How to suck less at things you suck at.
We live in a world of instant gratification where life seems to move at the speed of light. We don’t have time to learn to be good at things. We need to be perfect right fucking now.
"This attitude robs us of pleasure of mastering something and the rich journey of getting there." said in my best adult coach voice.
We let the fear of sucking bind us, anchor us down and keep us from following our joys and passions. When we let that happen, we don’t even give ourselves the chance of becoming good at anything.
Do you think that Picasso never painted anything and thought “Well, that blows.” I think he must have at least once, but he kept on painting anyway. Thank the gods.
We are not instant masters. (not even the masters)
Tips on dealing with Suckness:
Embrace the suck, it’s a glorious place to start. We all have to start somewhere. Whatever level your skills are now, it’s the perfect place for beginning. It might be hard to improve, but you’ll never get any better if you don’t start.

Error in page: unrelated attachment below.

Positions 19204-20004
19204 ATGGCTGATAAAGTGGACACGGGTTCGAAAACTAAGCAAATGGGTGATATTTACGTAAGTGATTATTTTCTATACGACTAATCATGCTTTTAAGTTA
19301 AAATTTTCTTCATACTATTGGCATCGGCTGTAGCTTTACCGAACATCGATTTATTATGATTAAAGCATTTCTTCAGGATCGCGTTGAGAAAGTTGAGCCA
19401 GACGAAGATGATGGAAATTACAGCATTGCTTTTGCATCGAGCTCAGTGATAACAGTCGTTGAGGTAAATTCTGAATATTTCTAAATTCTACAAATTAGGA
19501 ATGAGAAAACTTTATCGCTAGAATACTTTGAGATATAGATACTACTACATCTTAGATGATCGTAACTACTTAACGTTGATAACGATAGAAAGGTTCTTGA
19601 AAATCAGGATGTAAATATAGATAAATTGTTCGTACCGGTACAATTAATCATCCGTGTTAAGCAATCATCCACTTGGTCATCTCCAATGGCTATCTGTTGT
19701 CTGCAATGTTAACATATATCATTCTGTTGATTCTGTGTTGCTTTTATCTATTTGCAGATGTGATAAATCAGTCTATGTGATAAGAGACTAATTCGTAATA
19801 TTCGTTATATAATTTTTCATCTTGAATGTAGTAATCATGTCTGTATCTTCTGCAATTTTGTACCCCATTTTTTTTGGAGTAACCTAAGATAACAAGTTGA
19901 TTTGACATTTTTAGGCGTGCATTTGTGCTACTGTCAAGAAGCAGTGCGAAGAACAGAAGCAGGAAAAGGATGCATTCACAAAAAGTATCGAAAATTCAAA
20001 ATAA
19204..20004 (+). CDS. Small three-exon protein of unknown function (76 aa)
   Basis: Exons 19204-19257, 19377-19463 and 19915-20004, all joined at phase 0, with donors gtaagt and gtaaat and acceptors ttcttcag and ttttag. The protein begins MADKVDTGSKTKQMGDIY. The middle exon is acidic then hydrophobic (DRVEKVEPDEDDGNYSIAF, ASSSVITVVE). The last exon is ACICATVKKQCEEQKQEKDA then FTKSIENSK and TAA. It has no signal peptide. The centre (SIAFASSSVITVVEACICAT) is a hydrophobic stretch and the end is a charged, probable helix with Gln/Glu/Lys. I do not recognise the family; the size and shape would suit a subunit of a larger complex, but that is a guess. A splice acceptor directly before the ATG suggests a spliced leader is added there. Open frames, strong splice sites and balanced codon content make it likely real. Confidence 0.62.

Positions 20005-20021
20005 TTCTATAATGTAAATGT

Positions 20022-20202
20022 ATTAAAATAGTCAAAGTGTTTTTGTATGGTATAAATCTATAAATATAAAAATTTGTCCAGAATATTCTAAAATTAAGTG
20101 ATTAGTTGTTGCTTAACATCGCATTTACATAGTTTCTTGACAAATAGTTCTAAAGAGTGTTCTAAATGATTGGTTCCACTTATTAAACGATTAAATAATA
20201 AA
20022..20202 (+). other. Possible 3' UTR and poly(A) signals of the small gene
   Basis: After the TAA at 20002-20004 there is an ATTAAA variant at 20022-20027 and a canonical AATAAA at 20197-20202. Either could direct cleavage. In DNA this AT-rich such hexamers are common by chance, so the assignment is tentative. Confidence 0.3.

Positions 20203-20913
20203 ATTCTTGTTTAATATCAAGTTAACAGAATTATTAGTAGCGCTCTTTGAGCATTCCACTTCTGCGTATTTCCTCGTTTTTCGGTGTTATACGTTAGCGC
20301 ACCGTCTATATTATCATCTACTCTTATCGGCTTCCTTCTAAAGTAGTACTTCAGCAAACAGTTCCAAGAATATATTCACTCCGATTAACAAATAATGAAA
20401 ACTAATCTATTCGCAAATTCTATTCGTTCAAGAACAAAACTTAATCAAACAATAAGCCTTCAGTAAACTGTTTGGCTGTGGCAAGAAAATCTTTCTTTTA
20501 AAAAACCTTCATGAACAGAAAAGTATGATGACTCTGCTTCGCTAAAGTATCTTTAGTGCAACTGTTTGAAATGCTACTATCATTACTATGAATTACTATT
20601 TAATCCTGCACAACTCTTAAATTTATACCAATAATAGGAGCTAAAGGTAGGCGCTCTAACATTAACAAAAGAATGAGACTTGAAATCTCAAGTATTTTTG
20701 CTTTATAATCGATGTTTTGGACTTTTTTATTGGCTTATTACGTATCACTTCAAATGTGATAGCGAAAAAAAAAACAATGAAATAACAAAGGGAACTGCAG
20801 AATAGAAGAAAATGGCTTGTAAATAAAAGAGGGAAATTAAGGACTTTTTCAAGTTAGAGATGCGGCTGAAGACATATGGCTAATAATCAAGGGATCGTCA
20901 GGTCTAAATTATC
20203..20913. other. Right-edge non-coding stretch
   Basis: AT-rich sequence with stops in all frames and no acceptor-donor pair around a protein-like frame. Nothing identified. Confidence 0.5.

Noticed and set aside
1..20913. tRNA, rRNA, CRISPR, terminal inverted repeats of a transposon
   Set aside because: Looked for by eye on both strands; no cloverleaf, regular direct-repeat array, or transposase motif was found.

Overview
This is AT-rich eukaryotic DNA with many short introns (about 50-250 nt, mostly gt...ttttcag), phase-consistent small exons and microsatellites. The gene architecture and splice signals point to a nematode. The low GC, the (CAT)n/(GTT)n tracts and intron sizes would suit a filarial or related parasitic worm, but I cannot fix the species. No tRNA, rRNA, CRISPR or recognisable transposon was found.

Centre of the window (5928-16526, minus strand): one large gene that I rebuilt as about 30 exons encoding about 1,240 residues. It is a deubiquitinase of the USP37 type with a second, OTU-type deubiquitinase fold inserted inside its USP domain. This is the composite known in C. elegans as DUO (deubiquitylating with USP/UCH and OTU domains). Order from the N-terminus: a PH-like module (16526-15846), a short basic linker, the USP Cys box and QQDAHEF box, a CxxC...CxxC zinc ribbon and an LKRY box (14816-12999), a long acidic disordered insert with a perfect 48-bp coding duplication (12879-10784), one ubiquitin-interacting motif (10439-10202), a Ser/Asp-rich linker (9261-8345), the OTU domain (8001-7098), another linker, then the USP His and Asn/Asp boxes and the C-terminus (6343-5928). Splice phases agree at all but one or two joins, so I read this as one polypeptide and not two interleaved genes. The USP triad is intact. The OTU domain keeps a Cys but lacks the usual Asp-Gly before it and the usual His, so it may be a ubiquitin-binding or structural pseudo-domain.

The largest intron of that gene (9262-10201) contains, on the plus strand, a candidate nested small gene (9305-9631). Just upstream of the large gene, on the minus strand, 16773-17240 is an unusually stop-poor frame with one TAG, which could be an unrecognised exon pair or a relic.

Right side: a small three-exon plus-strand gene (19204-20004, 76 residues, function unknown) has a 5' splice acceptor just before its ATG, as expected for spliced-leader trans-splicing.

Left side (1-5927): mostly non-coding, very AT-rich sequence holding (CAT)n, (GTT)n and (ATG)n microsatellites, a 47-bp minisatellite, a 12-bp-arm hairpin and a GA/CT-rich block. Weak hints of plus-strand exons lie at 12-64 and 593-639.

Someone will always be better than you. Harsh right? This isn’t a put down. This is fact, a fact that means absolutely nothing. It’s a bullshit thing, but acknowledging it is important. Why? Because we like to get wrapped up in comparing ourselves to others. I don’t paint as well as Picasso or even my Aunt Carla. It would be easy to use that as an excuse to stop painting. But, it is far more helpful, to look at what they are doing with the eyes of a student. Someone rocking out the thing you want to be good at? Look at what you can learn from them instead of seeing how they are ‘better’ than you.
Make bad art. Making bad, ugly, suck-tastic art is magickal. Seriously. Once you’ve purposely fucked up canvas or wrote the most horrid song in existence, it frees up brain space, relieves stress, and possibly will make you laugh your ass off. And whatever you make after that, will be better.
Practice, Practice, Practice. Practice may or may not make perfect, but it builds skills and moves us in the direction of being the best whatever we can be. Fill that new shiny notebook with your attempted art (that makes it sound a little murderous) Murder those blank pages. Kill those guitar strings. Bludgeon that clay. There is some thing I read somewhere about how it takes 10,000 hours of doing a thing to master it. I don’t know if that is true or not, but I do know that if you never put in any effort, you’ll never grow your skills.
We all suck at something. Each of us is fully capable of improving. I suck less at cooking than I did before. (I haven’t exploded a glass pan while cooking in years.) In the future, I’ll suck even less. I might not ever be Bobby Flay, but I can feed my family and that is a win.